I hate vaginas. I always have and always will. They’re dank and cavernous and horrible, and I feel bad for every man or woman who has to venture down there without a bulwark between him and that juicy, pungent vag-spunk. So, maybe it wasn’t the best idea for me to go The Vagina Monologues, directed by Sarah Outhwaite.
Last Friday, having reluctantly promised a friend to attend her performance, I sat down in the back row of the Frist Theatre with Justine Chaney, primed for heckling and power lesbians. As a Vagina Monologues virgin and self-professed vagina-hater, I felt a vaguely dull ache in my abdomen as Francesca Butler and Nienke Boer walked out onto the stage, straight hair, black slacks, and high pumps all in place. Cue gesticulation, melodrama, and the over-enunciation of one repeated word: VUH-JAI-NUH. VUH. JAAAAAAAAAAI. NUH. Justine held my hair back as spicy tuna spewed forth from deep within my churning stomach. I need not elaborate on the appropriateness of the multitude of lines throughout the monologues referencing the fishy smell (and taste) of female genitalia. How novel, guys.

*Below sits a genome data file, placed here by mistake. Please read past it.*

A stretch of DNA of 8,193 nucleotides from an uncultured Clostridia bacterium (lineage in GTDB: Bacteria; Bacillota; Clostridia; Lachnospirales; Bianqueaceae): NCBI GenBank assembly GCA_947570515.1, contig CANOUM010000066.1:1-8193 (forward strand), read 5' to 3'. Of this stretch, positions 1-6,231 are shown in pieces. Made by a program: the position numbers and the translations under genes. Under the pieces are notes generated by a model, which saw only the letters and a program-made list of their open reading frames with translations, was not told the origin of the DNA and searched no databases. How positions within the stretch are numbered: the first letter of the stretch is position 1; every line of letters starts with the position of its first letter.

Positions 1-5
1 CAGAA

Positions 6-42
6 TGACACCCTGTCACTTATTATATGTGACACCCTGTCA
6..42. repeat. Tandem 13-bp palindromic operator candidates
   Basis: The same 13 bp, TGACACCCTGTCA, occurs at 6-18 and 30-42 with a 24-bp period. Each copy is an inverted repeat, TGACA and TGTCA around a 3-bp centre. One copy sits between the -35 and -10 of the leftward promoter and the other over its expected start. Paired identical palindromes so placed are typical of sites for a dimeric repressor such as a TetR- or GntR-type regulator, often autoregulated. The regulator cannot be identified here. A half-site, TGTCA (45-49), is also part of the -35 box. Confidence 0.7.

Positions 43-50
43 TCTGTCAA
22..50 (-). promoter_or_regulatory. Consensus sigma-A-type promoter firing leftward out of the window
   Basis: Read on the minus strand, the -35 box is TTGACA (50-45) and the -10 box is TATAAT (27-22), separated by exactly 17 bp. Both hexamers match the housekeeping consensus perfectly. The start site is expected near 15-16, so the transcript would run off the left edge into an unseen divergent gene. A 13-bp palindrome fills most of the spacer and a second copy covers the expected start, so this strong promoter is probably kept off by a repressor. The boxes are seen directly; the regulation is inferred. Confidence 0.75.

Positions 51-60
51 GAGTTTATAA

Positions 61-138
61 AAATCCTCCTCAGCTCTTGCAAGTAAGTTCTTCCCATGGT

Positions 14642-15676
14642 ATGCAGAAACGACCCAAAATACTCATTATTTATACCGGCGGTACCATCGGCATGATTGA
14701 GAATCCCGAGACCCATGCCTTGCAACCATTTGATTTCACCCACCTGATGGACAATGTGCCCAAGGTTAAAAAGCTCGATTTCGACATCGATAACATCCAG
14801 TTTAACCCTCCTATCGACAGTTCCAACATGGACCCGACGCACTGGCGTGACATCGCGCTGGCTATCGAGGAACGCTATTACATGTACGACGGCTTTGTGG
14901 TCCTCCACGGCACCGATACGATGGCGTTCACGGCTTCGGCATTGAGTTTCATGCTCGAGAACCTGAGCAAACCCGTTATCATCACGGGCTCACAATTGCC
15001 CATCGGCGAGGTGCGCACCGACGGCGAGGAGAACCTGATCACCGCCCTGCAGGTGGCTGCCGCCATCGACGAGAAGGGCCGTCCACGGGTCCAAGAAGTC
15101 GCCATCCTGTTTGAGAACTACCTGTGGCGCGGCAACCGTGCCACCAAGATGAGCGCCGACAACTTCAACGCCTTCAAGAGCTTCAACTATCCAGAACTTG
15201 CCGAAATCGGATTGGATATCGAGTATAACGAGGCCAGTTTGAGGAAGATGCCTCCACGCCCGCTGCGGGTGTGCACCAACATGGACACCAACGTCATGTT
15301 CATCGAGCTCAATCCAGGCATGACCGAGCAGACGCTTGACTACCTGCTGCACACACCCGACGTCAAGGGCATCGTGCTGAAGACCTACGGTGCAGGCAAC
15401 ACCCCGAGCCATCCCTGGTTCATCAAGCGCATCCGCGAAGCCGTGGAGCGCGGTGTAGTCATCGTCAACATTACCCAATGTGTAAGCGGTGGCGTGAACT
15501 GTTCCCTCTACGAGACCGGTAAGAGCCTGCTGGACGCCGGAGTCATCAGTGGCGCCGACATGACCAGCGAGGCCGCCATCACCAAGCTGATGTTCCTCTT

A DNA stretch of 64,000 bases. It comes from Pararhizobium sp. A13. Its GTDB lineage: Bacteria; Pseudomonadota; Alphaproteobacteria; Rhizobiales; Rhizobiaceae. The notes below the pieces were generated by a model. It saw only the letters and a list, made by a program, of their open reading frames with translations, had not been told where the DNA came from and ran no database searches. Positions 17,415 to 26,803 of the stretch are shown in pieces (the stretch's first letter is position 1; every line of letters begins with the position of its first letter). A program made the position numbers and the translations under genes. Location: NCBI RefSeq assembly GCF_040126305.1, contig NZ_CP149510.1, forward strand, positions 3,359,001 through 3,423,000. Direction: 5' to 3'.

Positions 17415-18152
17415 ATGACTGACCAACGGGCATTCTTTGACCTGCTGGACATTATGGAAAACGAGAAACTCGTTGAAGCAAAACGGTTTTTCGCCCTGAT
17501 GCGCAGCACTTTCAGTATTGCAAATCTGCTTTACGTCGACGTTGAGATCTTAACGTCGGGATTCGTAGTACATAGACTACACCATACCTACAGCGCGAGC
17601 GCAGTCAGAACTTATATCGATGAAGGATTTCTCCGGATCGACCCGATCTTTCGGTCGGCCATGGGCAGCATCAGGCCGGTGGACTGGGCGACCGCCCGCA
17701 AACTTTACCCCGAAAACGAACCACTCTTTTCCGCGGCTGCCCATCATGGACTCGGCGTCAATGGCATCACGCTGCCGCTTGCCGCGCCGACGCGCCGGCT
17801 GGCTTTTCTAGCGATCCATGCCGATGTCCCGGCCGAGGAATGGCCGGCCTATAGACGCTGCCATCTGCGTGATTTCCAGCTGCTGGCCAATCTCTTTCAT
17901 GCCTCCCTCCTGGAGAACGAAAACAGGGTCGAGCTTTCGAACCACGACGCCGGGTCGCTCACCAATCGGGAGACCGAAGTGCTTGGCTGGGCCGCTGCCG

The first piece, Kaitlyn Hamilton’s rendition of “Hair,” was probably not the best way to entice me into staying longer. (That my friend’s monologue was the second to last performance of the night was a fact I lamented loudly when handed the program.) The vagina, I mean woman, began her diatribe, I mean monologue, about her ex-husband, who forces her to shave her vagina, and then at her psychiatrist’s suggestion, shaves her vagina for her, what then becomes her “naked puffy vagina”. I almost bolted. (Justine seemed vaguely intrigued.) The next piece, “The Flood,” was absolutely no better. A flood coming from Elizabeth Schwall’s vagina? And it smells like sour milk? And there are pigeons, shrimp cocktail, and fish involved? I wretched once more in Justine’s lap.
All right, I hate vaginas. We get it. But heartwarmingly, I was surprised by how the sometimes dubious acting of the vagina-loving ladies still made me laugh. “The Vagina Workshop” features the ensemble being instructed by a woman who “believes in vaginas” on how to examine their lady parts with hand mirrors. Chloe Hall, cast as a woman in the workshop completely mystified by her vagina, searching endlessly for the ever-evasive clitoris, learns to give herself pleasure right before the audience’s very eyes. All ends well, in an earth-shaking, ground-breaking, planet-moving, Pluto-obliterating orgasm, and then Hall accepts herself. I will admit, realizing the gravity of the situation—that I was sitting in a dark room filled with middle-aged gender studies professors and poetry-writing boyfriends learning about my very own genitalia—made me start to laugh. Now if only Hall had used her hand.